IIIProfessor, Santa Casa São Paulo and LIN 62 University of São Paulo Medical School, São Paulo, SP, Brazil
IVFull Professor, Department of Surgery & Critical Care, University of Toronto, Toronto, Canada
VProfessor, Division of Trauma Surgery, Department of Surgery, School of Medical Sciences, University of Campinas, Campinas, SP, Brazil
VIAssistant Professor, Department of Surgery, Sunnybrook Health Sciences Centre, University of Toronto, Toronto, Canada
Address for correspondence
Recent meta-analyses suggested that early laparoscopic cholocystecmy (within 1 week of symptom onset) for uncomplicated acute gallbladder disease is safe and feasible. However, surveys on surgical practices indicated that early laparoscopic cholecystectomy is performed by only a minority of surgeons. Furthermore, the exact time-point for performing this procedure as well as its cost-effectiveness remain a matter of debate. The TBE - CiTE Journal Club performed a critical appraisal of the most relevant evidence recently published on timing of laparoscopic cholecystectomy and its cost-effectiveness for the management of uncomplicated acute cholecistitis and provides evidence-based recommendations on the topic. The literature encompasses small trials with high risk of biases. It suggests that early laparoscopic cholecystecomy is safe and shortens hospital stay. There is scarcity of well-designed and large cost-utility analyses. The following main recommendations were generated: (1) Early laparoscopic cholecystecomy should be attempted as the first-line treatment within one week of symptoms onset; and (2) The cost-effectiveness of early laparoscopic cholecystectomy should be evaluated at the individual hospital level, taking into consideration local resources such as the availability of trained personal, operating room and laparoscopic equipment.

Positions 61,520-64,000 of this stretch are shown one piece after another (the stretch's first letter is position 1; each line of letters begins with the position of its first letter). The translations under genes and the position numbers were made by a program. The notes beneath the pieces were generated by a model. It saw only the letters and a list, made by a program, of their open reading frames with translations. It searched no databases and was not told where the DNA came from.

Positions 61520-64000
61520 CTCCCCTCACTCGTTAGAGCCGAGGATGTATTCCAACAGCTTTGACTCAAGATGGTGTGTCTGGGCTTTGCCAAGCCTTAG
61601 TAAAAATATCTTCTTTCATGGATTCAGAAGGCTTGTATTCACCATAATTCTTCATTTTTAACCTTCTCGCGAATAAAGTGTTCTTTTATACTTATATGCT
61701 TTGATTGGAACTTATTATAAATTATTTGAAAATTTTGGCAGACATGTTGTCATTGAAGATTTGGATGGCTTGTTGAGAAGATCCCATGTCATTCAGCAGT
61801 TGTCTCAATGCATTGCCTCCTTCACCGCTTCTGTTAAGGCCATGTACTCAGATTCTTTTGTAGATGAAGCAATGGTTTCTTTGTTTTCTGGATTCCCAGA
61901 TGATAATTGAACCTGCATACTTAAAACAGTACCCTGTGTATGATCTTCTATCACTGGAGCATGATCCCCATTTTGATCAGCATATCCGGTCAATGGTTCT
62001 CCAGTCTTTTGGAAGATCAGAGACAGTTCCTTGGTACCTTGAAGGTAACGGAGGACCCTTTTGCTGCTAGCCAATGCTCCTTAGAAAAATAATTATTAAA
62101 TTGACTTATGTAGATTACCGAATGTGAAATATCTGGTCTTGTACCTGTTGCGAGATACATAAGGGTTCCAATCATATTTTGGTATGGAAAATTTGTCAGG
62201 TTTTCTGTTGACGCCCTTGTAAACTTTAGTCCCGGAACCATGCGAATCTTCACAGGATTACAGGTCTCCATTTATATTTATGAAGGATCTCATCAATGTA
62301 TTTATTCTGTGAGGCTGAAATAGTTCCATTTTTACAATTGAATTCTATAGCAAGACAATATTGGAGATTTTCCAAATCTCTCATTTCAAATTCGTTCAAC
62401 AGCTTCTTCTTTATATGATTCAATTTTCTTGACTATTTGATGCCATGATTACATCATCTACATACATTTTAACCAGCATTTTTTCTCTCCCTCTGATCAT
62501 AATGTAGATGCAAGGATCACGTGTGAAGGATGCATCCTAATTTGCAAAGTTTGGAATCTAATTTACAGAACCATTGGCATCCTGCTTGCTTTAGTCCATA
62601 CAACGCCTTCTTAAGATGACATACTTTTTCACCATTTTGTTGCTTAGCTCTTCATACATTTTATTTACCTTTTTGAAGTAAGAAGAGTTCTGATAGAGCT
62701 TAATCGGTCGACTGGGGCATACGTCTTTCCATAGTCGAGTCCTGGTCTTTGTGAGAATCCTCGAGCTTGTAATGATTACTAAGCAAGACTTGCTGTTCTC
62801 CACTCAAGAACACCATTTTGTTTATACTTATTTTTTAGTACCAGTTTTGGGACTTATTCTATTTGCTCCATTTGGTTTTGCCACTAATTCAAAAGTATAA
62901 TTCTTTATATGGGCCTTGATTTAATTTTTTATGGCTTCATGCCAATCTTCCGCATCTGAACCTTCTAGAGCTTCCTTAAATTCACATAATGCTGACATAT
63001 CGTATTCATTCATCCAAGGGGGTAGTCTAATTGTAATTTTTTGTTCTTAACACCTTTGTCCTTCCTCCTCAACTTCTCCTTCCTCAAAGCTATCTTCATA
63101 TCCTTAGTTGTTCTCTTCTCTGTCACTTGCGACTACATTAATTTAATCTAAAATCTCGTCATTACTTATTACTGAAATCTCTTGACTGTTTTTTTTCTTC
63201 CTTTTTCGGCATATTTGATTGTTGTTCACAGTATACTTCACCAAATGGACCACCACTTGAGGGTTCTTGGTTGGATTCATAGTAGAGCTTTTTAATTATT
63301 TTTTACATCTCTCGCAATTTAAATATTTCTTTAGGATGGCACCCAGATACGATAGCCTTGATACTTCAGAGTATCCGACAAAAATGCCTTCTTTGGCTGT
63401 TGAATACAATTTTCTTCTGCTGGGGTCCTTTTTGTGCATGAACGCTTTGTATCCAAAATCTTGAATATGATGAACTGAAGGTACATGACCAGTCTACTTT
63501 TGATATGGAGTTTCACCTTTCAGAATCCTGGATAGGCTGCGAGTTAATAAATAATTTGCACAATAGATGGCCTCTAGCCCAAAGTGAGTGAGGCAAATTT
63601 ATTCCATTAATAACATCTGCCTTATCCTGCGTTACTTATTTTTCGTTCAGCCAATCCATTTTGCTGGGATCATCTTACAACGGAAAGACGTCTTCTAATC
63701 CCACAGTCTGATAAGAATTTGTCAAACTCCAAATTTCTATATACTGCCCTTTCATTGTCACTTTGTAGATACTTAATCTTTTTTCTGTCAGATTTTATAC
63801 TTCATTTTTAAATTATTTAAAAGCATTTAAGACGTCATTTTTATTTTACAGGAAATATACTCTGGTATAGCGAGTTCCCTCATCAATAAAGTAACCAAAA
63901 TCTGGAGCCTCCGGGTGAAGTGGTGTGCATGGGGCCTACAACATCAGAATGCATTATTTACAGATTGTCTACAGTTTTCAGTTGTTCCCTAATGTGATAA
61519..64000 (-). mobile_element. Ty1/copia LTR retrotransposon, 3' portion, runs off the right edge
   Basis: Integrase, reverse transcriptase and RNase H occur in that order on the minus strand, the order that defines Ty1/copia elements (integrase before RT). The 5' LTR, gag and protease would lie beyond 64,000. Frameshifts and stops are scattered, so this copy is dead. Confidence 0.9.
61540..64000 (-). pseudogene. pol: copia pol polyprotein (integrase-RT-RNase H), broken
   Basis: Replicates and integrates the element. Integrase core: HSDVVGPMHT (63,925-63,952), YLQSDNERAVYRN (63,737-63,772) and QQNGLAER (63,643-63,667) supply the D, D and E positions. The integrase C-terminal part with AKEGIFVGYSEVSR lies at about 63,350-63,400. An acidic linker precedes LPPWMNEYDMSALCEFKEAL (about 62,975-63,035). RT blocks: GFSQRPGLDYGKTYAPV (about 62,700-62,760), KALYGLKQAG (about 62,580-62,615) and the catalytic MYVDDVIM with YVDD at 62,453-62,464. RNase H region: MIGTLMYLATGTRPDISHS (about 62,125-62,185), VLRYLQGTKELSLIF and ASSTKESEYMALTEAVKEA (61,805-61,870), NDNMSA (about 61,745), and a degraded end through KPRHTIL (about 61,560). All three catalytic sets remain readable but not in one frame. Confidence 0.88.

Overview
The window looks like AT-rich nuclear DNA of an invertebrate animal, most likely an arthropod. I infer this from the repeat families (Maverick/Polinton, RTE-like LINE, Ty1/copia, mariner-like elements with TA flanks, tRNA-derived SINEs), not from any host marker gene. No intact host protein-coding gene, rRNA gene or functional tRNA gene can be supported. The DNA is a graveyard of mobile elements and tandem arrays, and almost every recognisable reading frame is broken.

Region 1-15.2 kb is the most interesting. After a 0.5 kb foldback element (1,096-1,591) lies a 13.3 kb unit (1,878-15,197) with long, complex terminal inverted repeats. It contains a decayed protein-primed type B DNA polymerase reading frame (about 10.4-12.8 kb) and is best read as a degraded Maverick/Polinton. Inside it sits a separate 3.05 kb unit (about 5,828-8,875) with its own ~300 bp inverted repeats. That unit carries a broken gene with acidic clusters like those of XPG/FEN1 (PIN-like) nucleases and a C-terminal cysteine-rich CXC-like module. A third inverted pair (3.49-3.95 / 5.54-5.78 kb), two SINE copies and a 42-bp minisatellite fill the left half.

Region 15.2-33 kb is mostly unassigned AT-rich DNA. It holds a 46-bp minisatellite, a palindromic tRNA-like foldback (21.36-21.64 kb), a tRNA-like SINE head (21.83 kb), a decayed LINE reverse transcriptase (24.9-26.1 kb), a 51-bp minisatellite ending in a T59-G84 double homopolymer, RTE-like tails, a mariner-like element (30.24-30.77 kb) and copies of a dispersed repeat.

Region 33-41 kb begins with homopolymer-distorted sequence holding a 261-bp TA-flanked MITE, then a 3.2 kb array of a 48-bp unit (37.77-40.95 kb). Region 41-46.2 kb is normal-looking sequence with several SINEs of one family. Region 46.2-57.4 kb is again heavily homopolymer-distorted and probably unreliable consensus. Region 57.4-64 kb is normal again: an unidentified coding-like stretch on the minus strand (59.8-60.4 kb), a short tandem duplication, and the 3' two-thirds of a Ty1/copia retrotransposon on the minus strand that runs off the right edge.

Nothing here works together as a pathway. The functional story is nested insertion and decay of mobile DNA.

Key words: Gallbladder. Acute disease. Cholescystitis, acute. Laparoscopy. Cholescystectomy, laparoscopic.